Fundraising volunteers speak out: Part 3


After last week’s focus on donors and what they have to say about their charitable contributions, I’ve decided to change the focus and ask volunteer solicitors to talk about their most rewarding solicitation experience and what needs to happen to keep them involved next year. Similar to last week, this week’s respondents answered an anonymous online survey that they learned about on various social media channels and from blast emails. I’ve picked four really awesome responses to share with you this week that I think provide excellent lessons for non-profit and fundraising professionals. Enjoy!!!

Again … the survey was anonymous because I wanted the truth, the whole truth and nothing up the truth. Here is what the today’s highlighted survey respondent said:

Question: Using the comment box below, please write a paragraph or two about your most rewarding solicitation experience (e.g. when you sat down eyeball-to-eyeball with someone else and asked them to consider making a charitable contribution). Why was it so rewarding for you? How did you feel going into the meeting? And what made you feel comfortable enough with doing such a solicitation?

Answer: I was asked by one of my favorite non-profit organizations to contact someone who I really didn’t consider a friend but knew casually through mutual friends.  It took more than a month and many phone calls before she responded and I was able to get the meeting. While I was not expecting much, I did get a generous pledge from her. I’m not sure if it was the most “rewarding” solicitation I’ve ever done, but it is the hardest I ever had to work to secure a contribution. In hindsight, I can’t honestly say that I ever felt “comfortable” making that ask or being put in that situation.

Question: Understanding you are probably a very busy person, what does the charity that you’ve made some solicitation calls for need to do (or show you) in order to renew your commitment as a volunteer solicitor in the next fundraising campaign?

Answer: I don’t want to go out and bust my butt if the non-profit who has recruited me is seen as being in “poor standing” in the community. I am attaching my good name to this agency, and choosing to help a non-profit with a poor public opinion and bad management reflects poorly on me. I look for quality organizations that are dedicated to sustainable business practices.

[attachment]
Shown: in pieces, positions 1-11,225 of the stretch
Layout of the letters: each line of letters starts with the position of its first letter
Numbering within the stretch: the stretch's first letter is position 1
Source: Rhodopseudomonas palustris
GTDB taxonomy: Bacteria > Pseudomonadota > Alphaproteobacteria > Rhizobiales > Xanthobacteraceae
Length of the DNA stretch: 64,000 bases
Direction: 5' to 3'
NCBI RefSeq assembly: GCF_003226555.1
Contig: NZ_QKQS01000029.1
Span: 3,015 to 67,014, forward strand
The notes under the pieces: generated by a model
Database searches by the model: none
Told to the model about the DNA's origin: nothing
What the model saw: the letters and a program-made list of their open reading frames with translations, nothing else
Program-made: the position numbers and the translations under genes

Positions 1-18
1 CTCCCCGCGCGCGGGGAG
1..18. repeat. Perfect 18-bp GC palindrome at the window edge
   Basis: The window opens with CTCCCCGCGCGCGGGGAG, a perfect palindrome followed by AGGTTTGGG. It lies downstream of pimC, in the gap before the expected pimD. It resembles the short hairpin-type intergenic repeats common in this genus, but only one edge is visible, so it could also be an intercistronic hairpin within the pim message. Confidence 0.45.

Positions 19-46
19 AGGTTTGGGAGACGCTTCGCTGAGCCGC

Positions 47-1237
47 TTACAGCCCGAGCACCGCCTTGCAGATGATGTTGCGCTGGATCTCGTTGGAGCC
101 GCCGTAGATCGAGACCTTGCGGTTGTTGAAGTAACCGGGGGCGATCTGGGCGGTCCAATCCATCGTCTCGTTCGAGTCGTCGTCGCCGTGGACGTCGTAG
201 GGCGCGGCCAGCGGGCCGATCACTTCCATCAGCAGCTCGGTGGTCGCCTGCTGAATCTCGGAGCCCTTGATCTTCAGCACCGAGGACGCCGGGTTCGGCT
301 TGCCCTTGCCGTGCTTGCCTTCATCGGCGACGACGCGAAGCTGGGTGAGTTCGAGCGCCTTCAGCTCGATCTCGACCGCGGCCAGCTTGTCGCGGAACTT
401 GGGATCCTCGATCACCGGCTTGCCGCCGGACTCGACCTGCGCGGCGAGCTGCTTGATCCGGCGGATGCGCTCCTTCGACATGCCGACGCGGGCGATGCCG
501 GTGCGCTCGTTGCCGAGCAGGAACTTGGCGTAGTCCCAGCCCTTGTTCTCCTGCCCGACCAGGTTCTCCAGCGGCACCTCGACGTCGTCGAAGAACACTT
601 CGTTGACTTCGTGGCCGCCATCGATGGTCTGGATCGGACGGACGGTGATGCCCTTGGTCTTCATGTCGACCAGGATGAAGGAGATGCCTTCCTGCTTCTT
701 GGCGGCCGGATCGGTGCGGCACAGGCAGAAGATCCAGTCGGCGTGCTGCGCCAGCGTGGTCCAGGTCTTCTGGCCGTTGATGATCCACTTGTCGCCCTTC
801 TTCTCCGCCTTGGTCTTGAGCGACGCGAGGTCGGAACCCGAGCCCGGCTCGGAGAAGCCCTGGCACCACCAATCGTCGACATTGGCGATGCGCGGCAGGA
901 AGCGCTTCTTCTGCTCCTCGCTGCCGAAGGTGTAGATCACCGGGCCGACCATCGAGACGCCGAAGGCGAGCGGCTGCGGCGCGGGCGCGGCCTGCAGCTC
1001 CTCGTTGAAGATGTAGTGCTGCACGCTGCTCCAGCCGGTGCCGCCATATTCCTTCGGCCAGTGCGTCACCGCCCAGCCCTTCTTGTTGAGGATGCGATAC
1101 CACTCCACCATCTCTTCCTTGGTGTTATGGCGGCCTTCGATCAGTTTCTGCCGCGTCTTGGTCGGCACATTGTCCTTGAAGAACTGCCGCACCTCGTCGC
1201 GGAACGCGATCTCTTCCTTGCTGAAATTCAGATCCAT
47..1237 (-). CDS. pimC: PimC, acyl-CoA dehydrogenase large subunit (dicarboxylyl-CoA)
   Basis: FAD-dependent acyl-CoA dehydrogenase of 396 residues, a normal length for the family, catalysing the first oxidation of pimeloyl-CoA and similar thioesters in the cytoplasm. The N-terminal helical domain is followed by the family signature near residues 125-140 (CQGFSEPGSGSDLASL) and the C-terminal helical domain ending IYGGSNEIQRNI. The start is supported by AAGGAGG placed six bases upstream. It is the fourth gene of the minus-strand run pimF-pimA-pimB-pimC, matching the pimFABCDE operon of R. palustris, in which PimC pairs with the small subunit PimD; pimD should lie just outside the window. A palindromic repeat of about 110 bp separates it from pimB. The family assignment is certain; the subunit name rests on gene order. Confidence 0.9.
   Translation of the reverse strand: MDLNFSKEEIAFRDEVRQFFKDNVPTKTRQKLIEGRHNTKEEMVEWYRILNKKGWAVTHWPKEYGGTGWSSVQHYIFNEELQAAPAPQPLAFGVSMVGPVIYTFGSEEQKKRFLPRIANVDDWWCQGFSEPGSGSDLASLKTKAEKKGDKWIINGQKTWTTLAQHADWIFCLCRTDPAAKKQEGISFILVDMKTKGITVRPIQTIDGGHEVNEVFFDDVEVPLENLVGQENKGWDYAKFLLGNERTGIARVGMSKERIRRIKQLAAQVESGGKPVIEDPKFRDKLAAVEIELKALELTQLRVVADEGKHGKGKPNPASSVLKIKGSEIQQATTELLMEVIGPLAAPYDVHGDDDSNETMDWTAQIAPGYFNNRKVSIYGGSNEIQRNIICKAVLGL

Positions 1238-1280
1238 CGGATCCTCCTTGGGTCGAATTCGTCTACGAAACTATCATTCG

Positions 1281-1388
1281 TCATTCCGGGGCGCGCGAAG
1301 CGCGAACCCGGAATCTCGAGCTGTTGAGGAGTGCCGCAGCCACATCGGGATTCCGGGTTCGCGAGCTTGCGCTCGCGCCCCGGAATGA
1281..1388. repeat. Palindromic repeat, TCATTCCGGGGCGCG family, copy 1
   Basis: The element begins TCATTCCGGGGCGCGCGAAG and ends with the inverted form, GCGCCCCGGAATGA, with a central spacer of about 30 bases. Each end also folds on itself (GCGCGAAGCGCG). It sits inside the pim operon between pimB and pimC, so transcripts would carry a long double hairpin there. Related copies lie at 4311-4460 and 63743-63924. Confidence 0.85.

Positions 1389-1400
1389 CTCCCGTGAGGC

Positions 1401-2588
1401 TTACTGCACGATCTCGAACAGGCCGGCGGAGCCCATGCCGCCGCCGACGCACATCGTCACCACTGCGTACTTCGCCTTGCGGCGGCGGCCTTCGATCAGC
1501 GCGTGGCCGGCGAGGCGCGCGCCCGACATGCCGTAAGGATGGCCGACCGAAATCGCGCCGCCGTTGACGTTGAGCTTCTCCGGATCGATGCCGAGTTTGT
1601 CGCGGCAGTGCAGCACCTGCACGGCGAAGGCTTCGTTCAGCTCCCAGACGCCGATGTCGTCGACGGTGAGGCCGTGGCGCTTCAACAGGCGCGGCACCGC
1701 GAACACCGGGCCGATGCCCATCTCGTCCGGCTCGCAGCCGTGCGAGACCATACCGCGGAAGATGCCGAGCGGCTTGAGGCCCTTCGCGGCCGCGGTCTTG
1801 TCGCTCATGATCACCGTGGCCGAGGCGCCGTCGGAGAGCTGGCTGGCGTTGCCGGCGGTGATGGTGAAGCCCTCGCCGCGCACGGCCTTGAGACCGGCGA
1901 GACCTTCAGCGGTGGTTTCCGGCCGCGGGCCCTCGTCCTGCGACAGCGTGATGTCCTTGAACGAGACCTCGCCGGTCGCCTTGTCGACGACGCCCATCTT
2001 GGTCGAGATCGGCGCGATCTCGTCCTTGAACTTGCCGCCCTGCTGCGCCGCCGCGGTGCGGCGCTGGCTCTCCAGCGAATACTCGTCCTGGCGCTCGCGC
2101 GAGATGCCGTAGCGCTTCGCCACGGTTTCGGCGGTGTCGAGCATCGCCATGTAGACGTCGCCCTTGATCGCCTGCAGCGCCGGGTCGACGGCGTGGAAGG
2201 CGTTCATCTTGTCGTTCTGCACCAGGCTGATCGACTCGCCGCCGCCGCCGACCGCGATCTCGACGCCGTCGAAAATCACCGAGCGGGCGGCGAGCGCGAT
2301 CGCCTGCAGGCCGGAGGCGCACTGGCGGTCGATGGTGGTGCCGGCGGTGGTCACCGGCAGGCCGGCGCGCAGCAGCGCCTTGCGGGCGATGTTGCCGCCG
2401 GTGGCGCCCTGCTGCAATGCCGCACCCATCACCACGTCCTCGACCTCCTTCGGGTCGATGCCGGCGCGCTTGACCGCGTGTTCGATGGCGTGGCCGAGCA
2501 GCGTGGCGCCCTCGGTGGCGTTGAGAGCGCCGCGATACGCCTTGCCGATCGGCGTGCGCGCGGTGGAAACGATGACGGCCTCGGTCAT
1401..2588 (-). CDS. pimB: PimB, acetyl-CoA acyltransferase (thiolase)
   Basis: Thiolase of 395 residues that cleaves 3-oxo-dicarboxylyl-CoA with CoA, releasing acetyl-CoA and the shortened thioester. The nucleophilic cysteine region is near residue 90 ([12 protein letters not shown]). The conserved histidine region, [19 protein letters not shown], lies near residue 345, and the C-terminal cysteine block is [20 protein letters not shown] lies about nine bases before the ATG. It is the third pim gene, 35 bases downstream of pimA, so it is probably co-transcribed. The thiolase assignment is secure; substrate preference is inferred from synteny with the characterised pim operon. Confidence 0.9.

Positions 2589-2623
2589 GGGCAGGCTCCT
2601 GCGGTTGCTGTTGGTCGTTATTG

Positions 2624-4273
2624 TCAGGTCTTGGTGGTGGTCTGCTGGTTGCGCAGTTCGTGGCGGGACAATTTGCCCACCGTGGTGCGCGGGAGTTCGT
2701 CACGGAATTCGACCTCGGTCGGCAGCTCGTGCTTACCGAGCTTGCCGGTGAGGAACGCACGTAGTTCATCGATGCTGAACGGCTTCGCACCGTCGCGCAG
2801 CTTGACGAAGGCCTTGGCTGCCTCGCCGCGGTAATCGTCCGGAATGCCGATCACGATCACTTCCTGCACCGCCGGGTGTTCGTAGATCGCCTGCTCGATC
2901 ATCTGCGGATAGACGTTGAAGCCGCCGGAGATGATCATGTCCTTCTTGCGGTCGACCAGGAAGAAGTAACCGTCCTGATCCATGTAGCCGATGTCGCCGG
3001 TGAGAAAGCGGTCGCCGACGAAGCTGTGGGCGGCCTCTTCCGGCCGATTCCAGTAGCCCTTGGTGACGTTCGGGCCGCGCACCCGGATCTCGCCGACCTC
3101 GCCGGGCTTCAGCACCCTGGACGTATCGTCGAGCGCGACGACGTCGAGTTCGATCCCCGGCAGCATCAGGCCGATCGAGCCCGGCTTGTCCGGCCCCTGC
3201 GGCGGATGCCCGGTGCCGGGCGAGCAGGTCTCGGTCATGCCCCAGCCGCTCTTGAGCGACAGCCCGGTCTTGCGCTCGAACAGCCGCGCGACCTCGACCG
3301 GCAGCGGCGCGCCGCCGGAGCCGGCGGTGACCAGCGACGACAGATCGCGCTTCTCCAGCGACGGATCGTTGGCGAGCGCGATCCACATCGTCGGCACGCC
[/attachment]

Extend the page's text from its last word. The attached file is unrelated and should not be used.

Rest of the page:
OK … unlike last week when I couldn’t resist weighing in with my thoughts, I’m going to take a risk and ask YOU to weigh-in and share what you think the moral to the story is. And the risk I’m referring to is . . . no one is going to comment and all anyone will hear is the sound of cricketsPlease use the comment box below and remember that we can all learn from each other. I also encourage you to share links to resources that you’ve found on the internet.

Here is to your health!

Erik Anderson
Owner, The Healthy Non-Profit LLC
eanderson847@gmail.com
http://twitter.com/#!/eanderson847
http://www.facebook.com/eanderson847
http://www.linkedin.com/in/erikanderson847
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About DonorDreams

Erik got his start working in the non-profit field immediately upon graduation with his masters degree in 1994. His non-profit management and fundraising experience numbers nearly 20 years. His teachable point of view around resource development is influenced by the work of Penelope Burk and those professionals subscribing to a "donor centered" paradigm. Donors have dreams and it is our responsibility to be dream-makers because donors are not ATMs.

Posted on August 17, 2011, in Fundraising, resource development and tagged , , , , , , , , , , . Bookmark the permalink. 8 Comments.

  1. I get a strong sense of ambivalence from this respondent…at being placed in the situation of “having” to ask an acquaintance to support the organization and at being in a situation of leveraging his/her contacts to support an organization that he/she doesn’t wholly support. Perhaps the moral of the story is to say “no” to requests when one isn’t completely comforable with the organization.

  2. I agree with Danise’s comment. The best asks come between friends, who can speak from the heart and candidly, not through those who “have” to ask. First, re-building an organization’s reputation should be done by staff and board, those closest to the org. and who feel the importance of getting it right. Even with the strongest NP orgs in a community, sending people out who are not comfortable with presenting the opportunity to invest is dangerous! If hesitancy is sensed from the org’s rep, then the investor might feel that there is something they don’t know and be hesitant to support. Training your reps so they have the tools and know how to use them is the best use of time, in my opinion, for your campaign. It is not easy to make the ask if you don’t do it often, but even more tough if you don’t feel that you have the ability to do it well.

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